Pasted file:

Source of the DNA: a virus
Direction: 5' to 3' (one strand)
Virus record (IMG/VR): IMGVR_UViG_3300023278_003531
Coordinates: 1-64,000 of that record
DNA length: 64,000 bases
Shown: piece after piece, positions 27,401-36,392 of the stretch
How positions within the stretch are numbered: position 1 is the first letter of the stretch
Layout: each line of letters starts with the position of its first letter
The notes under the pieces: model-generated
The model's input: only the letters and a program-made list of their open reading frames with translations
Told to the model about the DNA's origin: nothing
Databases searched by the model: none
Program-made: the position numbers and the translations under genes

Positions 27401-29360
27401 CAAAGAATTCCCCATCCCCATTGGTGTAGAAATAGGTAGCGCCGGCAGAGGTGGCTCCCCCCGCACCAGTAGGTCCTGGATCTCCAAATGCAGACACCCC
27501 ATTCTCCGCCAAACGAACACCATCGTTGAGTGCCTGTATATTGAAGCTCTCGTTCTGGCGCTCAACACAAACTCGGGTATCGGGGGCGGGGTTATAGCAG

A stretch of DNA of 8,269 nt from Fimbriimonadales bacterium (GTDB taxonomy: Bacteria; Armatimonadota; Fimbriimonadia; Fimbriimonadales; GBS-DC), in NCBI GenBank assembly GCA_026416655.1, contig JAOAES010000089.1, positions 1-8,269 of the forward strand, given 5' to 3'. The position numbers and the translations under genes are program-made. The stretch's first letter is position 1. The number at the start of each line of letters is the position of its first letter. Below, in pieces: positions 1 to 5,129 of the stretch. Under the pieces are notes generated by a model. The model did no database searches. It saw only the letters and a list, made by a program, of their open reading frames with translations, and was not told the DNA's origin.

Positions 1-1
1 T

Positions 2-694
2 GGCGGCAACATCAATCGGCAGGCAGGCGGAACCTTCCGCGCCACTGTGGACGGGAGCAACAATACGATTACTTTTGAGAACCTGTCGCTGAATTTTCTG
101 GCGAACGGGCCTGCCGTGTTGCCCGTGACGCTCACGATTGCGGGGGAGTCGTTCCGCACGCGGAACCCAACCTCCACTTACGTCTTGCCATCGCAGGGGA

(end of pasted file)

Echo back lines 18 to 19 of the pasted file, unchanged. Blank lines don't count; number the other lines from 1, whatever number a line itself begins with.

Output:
Positions 1-1
1 T